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German far-right leader in race trial

BBC News BBC News 19/04/2016
Lutz Bachmann spoke to supporters before entering court (19 April): Lutz Bachmann, who faces a potential jail term, spoke to supporters before entering court © Getty Images Lutz Bachmann, who faces a potential jail term, spoke to supporters before entering court

The founder of Germany's anti-Islamist Pegida movement has gone on trial in Dresden on hate speech charges.

Town sign of Freital in Saxony (19 April): Two attacks were carried out on refugee accommodation in Freital © AFP Two attacks were carried out on refugee accommodation in Freital

Lutz Bachmann, 43, is accused of inciting racial hatred in Facebook posts, in which he called refugees "cattle", "scumbags" and "filth".

Pegida's rallies have attracted thousands of supporters in Germany.

Separately, police arrested five suspects near Dresden accused of attacking migrant hostels and plotting far-right, anti-immigrant terror.

Tuesday's police raid in Freital, involving a GSG9 anti-terror unit, was not linked to the trial.

Investigators suspect four men and a woman, aged from 18 to 40, of far-right violence against migrants. Three other men were arrested last November.

The group is suspected of targeting refugee accommodation in Freital and a left-wing housing project in Dresden with explosive devices in attacks last autumn. Investigators found a cache of banned firecrackers considered so dangerous that the group is suspected of attempted murder.

The group is also linked to attacks on a left-wing councillor's car as well as a party office in Dresden.

Interior Minister Thomas de Maiziere said authorities had dealt a "powerful blow to a regional right-wing terrorist group".

Criminal past

Lutz Bachmann's trial was being held amid tight security in Dresden. The Pegida founder claims it is politically motivated and wore large, rectangular dark glasses in an apparent swipe at German censorship rules.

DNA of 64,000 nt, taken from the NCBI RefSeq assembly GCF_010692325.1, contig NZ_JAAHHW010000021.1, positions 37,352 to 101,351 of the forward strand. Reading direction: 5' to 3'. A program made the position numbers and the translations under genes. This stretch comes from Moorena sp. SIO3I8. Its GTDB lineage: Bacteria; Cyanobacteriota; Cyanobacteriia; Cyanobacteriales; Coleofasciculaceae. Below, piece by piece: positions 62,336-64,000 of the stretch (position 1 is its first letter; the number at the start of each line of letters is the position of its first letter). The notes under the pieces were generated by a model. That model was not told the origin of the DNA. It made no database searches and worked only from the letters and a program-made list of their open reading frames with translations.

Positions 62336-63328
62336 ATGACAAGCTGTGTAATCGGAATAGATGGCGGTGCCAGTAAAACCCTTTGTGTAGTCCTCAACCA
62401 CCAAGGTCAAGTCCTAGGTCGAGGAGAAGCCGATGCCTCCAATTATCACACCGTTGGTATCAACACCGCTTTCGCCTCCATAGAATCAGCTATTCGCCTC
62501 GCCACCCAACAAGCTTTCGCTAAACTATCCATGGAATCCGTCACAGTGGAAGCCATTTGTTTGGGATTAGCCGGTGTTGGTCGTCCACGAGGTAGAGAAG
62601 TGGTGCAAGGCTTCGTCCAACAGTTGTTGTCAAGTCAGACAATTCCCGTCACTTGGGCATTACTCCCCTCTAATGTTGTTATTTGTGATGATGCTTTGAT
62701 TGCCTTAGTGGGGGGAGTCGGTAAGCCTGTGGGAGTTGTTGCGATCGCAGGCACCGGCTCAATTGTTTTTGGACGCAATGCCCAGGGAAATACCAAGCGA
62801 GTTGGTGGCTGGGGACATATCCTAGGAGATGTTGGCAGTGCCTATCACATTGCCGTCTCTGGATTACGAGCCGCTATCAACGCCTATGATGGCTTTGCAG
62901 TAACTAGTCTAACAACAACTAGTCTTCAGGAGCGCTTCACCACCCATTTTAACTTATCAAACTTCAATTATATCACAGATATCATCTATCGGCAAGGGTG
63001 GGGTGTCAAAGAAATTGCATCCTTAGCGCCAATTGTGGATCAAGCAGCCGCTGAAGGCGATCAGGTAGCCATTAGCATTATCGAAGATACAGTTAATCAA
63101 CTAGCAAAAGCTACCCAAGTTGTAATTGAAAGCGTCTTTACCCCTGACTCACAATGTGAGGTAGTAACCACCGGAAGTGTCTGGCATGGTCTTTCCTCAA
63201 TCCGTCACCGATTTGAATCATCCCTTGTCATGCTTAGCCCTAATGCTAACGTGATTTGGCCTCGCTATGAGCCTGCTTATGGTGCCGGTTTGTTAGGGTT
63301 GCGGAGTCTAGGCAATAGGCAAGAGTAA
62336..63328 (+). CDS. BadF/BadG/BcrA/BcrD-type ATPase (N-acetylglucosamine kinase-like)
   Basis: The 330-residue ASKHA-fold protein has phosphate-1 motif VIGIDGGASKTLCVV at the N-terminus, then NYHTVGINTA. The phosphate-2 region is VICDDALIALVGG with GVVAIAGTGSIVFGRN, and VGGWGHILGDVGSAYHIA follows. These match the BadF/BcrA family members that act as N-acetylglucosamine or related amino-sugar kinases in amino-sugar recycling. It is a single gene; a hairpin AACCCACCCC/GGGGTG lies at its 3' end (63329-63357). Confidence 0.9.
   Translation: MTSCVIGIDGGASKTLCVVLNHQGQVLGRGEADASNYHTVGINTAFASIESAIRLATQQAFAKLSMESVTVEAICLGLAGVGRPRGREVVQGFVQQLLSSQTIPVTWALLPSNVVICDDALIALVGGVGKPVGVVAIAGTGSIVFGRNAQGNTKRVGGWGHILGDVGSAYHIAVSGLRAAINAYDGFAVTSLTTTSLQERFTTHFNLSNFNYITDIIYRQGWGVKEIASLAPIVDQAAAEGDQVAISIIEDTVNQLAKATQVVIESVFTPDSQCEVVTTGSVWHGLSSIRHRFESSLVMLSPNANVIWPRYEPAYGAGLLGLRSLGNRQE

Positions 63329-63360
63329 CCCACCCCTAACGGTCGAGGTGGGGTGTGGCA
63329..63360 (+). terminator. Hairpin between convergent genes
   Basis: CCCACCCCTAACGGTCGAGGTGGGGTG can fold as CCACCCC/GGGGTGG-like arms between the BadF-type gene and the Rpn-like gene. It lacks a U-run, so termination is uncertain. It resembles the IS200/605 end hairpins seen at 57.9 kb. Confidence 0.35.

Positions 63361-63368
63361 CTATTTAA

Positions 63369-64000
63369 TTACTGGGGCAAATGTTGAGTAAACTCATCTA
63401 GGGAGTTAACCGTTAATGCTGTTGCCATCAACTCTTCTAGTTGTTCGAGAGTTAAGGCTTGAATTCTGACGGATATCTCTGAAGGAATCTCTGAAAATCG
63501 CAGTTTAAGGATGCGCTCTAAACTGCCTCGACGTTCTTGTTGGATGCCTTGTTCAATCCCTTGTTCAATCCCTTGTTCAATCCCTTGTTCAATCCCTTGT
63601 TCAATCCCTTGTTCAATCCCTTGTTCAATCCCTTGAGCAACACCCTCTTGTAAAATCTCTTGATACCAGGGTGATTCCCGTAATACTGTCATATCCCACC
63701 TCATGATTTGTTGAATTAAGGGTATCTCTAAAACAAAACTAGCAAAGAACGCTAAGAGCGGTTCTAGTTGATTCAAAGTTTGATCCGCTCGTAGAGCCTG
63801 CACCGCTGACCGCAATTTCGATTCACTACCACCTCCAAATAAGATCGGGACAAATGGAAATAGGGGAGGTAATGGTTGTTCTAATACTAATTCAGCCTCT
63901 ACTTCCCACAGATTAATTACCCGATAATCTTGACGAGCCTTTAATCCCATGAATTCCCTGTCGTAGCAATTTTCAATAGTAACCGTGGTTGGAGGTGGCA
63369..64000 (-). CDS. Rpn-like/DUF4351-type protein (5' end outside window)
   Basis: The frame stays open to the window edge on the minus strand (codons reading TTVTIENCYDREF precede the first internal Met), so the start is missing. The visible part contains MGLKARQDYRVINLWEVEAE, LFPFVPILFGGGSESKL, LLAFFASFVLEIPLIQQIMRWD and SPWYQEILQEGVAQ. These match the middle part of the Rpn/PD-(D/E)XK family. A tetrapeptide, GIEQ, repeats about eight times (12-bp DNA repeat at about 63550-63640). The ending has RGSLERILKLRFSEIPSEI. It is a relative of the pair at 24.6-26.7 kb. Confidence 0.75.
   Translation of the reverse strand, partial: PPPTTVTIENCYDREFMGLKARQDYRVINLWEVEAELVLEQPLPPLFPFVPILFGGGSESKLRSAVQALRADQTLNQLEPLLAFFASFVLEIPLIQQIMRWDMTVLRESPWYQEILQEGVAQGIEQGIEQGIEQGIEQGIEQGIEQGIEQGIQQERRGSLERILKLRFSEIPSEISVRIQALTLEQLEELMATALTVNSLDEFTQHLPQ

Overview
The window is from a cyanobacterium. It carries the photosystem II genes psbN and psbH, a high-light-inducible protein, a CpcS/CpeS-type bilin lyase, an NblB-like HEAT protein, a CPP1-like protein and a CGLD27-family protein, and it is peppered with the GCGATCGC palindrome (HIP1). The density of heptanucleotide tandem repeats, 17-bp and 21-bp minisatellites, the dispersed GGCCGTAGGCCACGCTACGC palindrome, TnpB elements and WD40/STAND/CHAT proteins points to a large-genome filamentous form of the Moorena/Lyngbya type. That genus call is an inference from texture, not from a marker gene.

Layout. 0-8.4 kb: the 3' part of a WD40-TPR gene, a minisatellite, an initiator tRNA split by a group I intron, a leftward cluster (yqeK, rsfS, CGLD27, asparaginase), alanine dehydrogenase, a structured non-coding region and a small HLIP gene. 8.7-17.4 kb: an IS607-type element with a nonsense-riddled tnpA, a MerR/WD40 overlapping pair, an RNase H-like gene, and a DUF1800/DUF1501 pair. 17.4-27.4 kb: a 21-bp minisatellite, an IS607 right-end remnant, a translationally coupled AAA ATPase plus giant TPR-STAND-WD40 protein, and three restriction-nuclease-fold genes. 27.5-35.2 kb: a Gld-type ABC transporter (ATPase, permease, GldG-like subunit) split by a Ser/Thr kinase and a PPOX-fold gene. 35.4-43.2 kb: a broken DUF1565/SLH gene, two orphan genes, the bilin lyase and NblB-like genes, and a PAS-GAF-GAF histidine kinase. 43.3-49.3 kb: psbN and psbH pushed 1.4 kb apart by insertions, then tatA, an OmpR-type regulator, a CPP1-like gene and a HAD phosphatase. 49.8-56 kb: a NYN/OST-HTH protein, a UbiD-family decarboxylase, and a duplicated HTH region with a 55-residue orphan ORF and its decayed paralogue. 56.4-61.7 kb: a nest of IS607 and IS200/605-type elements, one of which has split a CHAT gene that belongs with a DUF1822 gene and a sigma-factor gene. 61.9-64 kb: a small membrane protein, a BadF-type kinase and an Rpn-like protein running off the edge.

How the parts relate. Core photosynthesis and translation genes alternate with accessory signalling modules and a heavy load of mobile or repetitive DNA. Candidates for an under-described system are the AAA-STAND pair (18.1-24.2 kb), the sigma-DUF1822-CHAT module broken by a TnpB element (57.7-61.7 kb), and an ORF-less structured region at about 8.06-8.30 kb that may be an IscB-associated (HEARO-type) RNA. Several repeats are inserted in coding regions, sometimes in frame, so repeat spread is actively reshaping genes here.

Outside court, supporters held banners reading "Shame on you! Acquit Bachmann" while opponents shouted "Bachmann behind bars".

The movement has spread to numerous countries since its launch in the eastern German city in 2014.

There were 1,005 attacks on refugee homes in Germany last year - five times more than in 2014.

Mr Bachmann has several previous convictions and has served time in jail before. In 1998 he was sentenced to three years and eight months for several burglaries, but he then fled to South Africa.

After extradition, for an invalid visa, he served 14 months in jail in Dresden. In 2010 he was given a two-year suspended sentence for possession of cocaine.

Pegida was prominent in demonstrations in Cologne in January after numerous complaints of sexual assaults against women in the city on New Year's Eve.

The attacks were largely blamed on people from North Africa who entered Germany illegally or have sought asylum. No trials involving suspects from the Cologne assaults have taken place.

Pegida's anti-immigration demonstrations have often been met by counter protests.

The court says Mr Bachmann "disrupted public order" through his comments, which constituted an "attack on the dignity" of refugees.

If found guilty, he could face between three months and five years in prison.

What is Pegida?

Acronym for Patriotische Europaeer Gegen die Islamisierung des Abendlandes (Patriotic Europeans Against the Islamisation of the West)

Umbrella group for German right-wingers, attracting support from mainstream conservatives to neo-Nazi factions and football hooligans

Holds street protests against what it sees as a dangerous rise in the influence of Islam over European countries

Claims not to be racist or xenophobic

19-point manifesto says the movement opposes extremism and calls for protection of Germany's Judeo-Christian culture

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